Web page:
Physical discipline, Self-Consistency and Escape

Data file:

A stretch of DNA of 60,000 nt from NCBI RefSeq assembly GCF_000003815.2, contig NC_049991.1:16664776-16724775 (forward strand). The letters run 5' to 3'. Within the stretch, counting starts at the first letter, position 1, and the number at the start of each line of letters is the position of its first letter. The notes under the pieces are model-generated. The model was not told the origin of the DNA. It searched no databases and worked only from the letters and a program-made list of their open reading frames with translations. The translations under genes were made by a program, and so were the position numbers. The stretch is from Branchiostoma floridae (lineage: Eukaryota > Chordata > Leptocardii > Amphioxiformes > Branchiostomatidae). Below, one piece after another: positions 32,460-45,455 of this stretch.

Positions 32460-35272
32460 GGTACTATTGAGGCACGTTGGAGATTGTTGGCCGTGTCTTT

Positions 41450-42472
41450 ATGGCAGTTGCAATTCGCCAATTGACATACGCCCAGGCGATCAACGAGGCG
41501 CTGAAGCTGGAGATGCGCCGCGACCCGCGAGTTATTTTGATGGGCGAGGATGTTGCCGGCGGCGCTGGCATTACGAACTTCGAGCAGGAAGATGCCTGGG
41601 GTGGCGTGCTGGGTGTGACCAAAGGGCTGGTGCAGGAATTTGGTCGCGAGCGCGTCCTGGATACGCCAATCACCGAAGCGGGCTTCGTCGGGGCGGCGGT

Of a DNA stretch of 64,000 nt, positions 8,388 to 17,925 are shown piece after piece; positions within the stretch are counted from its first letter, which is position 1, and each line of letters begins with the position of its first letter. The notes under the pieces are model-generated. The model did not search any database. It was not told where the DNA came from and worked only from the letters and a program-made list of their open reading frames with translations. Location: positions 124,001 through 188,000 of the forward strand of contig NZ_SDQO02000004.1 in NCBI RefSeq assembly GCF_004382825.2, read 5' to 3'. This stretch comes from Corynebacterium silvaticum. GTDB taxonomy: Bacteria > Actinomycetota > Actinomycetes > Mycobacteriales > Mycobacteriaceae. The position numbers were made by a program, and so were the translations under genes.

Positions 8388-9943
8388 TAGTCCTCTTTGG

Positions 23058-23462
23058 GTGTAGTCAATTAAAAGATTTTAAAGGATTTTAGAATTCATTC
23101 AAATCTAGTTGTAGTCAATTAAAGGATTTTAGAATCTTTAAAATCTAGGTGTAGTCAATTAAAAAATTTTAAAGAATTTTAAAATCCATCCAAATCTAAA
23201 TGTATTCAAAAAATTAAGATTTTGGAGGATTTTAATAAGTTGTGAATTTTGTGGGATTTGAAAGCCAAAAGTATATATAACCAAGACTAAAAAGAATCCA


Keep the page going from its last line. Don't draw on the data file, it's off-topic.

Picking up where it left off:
When talking about "Art-Body" in the contemporary context, Guy Debord's La Société du spectacle, Nelson Goodman's Ways of Worldmaking as well as his discussion of art and symbolism are the notable texts. Debord’s book reveals the fact that culture has become a commodity in the post-capitalist context that confronts the proposition of the society of the spectacle in a radical way. This is not only a manifesto but also a methodology. Nelson considers that the world is a symbol invented by us, which indicates that the system is constructed. At the same time, he proposes an argument that the world is also limited by how we describe the objects. This suggests the multiple dependency between the "World" - "Construction" - "Symbolic System", and this kind of relationship could also be further explored in the context of art. As a medium, the “body” participates in the co-construction of “Art and Action”, and in an active action that denies the circular consumption under capitalism. It is also in a “new” site where the multiple forces have arrived for the rivalry. The action and context have always constituted a direct discourse. The "correctness" and "accuracy" of the "body" are repetitively verified and explored. (Accuracy is formed by limiting the use of terminology from everyday language and by removing its ambiguity and vagueness. Therefore, it can be used in the system of establishing new constructions, which is related to the objectivity, and also directly to the validity and existence.)